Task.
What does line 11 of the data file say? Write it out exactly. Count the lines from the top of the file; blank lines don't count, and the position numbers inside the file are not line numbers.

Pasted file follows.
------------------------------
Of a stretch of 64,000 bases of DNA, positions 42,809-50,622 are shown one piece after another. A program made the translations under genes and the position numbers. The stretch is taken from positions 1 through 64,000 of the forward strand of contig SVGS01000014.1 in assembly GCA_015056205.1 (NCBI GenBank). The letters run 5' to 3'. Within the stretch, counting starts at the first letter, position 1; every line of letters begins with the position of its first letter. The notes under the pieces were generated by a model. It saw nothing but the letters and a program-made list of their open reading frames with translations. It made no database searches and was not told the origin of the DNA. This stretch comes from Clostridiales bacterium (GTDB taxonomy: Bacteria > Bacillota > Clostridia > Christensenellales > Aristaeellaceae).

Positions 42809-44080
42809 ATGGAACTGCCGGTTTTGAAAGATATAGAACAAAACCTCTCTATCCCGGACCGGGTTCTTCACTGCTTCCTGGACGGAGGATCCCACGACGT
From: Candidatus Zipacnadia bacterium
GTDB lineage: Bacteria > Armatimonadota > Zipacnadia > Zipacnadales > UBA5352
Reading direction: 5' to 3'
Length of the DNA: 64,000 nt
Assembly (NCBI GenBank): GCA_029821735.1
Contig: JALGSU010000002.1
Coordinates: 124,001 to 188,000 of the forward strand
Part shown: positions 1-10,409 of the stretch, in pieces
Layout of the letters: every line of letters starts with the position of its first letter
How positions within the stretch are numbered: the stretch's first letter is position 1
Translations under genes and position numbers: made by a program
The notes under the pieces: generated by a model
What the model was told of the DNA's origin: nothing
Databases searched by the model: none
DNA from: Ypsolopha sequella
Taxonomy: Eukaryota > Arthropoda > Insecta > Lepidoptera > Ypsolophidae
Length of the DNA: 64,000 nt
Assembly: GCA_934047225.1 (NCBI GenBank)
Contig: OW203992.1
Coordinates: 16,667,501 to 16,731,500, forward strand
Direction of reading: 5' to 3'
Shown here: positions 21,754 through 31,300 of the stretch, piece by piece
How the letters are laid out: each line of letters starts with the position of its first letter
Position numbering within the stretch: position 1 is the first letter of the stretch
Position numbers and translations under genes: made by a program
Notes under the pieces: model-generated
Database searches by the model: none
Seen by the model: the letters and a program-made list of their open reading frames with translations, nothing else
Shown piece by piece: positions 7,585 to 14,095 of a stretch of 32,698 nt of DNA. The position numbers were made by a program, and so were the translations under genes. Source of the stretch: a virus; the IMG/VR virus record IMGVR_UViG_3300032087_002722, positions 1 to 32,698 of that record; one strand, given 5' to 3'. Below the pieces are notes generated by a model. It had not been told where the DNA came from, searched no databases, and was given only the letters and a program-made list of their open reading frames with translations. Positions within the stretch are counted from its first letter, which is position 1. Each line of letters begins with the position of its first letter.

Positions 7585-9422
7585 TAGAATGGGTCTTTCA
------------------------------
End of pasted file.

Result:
Part shown: positions 1-10,409 of the stretch, in pieces